However, because they feed on many different plants, some can cause significant damage to crops like maize, soybean, and coffee beans. 

These insects are about 2-4 mm long and have a yellowish-brown bodies. Their head has a triangular shape with pointy nose.

The types of beetles in Ohio have large eyes that look like they’re looking at you from their side profile (thus giving them their name). 

When you see one, what should you do? Well, the best thing is to identify it first and check if it’s harmful to your environment before deciding what action needs to be taken. If not, let it go. It is the merry way! 

It would be best if you put traps out to catch any other potential invaders. If you think the beetle poses an environmental threat, don’t hesitate to destroy it.

14. Fire-colored Beetle

Fire-colored beetles eat everything from mushrooms, snails, and lichens to decaying leaves. The larvae spend most of their time feeding on various types of fungi that live on the forest floor.

Their legs are long and slender, so they can fit into cracks in tree trunks where fungi grow, but they can also move fast when they need to escape predators.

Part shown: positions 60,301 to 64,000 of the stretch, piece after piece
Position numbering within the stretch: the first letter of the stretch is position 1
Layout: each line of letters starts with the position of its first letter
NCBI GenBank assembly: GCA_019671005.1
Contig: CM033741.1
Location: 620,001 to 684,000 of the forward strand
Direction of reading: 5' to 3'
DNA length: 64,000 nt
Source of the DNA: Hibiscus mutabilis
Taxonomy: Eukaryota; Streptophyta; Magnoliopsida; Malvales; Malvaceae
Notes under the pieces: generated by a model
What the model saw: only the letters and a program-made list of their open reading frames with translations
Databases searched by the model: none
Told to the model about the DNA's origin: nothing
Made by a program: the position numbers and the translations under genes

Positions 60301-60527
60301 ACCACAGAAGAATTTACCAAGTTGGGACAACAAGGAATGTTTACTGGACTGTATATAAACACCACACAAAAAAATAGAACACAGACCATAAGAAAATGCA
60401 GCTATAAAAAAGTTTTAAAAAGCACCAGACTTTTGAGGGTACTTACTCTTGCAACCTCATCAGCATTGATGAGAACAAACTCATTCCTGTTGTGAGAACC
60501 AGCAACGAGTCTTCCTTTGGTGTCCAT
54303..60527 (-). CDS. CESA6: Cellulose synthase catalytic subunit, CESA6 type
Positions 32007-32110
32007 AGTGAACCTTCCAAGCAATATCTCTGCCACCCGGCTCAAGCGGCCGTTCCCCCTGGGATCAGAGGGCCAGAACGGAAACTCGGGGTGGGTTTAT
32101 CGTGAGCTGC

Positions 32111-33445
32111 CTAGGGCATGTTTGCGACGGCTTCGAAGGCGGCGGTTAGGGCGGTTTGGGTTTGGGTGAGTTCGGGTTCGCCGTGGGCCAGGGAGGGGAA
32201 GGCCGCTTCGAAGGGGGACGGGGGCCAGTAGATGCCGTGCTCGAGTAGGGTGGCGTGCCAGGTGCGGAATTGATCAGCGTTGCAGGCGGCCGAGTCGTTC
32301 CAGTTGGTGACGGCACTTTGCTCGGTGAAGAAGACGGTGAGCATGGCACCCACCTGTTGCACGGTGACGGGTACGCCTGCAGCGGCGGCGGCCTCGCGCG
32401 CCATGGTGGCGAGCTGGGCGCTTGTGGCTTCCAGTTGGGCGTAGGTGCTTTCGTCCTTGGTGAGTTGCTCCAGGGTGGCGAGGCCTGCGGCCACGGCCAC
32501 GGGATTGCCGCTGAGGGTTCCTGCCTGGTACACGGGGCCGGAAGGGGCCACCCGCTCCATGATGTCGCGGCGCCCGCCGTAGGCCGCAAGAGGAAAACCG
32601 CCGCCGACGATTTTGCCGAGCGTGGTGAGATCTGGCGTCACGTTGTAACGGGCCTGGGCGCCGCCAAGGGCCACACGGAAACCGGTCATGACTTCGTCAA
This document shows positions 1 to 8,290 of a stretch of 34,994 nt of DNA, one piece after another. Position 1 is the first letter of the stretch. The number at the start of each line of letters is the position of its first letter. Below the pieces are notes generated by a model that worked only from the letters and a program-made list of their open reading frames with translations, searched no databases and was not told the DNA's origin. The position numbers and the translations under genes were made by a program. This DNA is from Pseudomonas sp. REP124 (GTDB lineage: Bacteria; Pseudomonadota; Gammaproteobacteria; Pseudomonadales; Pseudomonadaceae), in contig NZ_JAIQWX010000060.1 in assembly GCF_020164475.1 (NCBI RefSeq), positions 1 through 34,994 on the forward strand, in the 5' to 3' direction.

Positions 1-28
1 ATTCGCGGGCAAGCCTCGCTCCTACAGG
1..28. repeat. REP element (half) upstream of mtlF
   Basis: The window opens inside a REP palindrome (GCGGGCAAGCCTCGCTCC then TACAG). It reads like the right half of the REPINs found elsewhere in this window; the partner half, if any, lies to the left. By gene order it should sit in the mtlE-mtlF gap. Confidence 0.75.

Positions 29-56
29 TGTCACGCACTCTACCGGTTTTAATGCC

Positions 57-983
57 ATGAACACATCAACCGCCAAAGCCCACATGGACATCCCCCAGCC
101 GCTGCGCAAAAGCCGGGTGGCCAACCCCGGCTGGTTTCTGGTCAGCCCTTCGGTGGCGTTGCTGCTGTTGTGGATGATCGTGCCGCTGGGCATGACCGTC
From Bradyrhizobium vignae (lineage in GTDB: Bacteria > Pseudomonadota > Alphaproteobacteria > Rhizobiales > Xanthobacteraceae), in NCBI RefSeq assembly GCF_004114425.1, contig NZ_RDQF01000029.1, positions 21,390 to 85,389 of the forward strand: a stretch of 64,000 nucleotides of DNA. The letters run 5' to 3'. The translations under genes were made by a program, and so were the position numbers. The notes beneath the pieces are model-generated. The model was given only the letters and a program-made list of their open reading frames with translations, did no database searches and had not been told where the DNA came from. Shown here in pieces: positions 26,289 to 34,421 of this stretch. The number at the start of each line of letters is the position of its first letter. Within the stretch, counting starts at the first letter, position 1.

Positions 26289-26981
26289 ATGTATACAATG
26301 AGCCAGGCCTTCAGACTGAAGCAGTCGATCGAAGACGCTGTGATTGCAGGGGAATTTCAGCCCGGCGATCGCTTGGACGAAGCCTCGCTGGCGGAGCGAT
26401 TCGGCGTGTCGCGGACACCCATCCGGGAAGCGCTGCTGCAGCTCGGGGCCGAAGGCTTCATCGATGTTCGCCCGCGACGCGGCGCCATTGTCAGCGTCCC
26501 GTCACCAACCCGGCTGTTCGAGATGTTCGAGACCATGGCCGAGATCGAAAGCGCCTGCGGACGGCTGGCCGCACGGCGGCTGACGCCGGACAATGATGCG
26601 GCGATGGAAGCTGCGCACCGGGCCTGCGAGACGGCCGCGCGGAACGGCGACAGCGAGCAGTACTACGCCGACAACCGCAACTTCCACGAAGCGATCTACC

In addition to the different food sources this type of beetle eats, it also has a very unusual defense mechanism: its body is filled with cyanide!

If a predator bites into a fire-colored beetle larva’s body, it releases cyanide, making its attacker flee quickly. Sometimes these types of beetles in Ohio make homes out of old animal burrows or underneath rocks. 

The older the animal’s burrow is, the more likely these little bugs will live inside. Fire-colored beetle larvae spend up to three years underground before they turn into adults. During this stage, they do not eat anything at all.


Beetles are an essential part of the ecosystem because they help decompose matter. Some beetles will eat other insects, while others will eat plants. One type of beetle that is found in Ohio is the ground beetle. 

This species likes to live on the ground near streams or ponds, where many ants feed on. These types of beetles in Ohio love ants! Another type of beetle that can be found in Ohio is the firefly larva. 

Fireflies have special bioluminescence that makes them glow at night; this light comes from a chemical reaction that occurs when oxygen mixes with a substance called luciferin.

Fireflies use their light for many purposes, including finding mates and luring prey like flies into sticky traps on their legs. 

Although fireflies may not seem like they need camouflage, they do so that predators cannot find them easily during the day. When you spot a glowing insect after dark, it will most likely be one of these little creatures!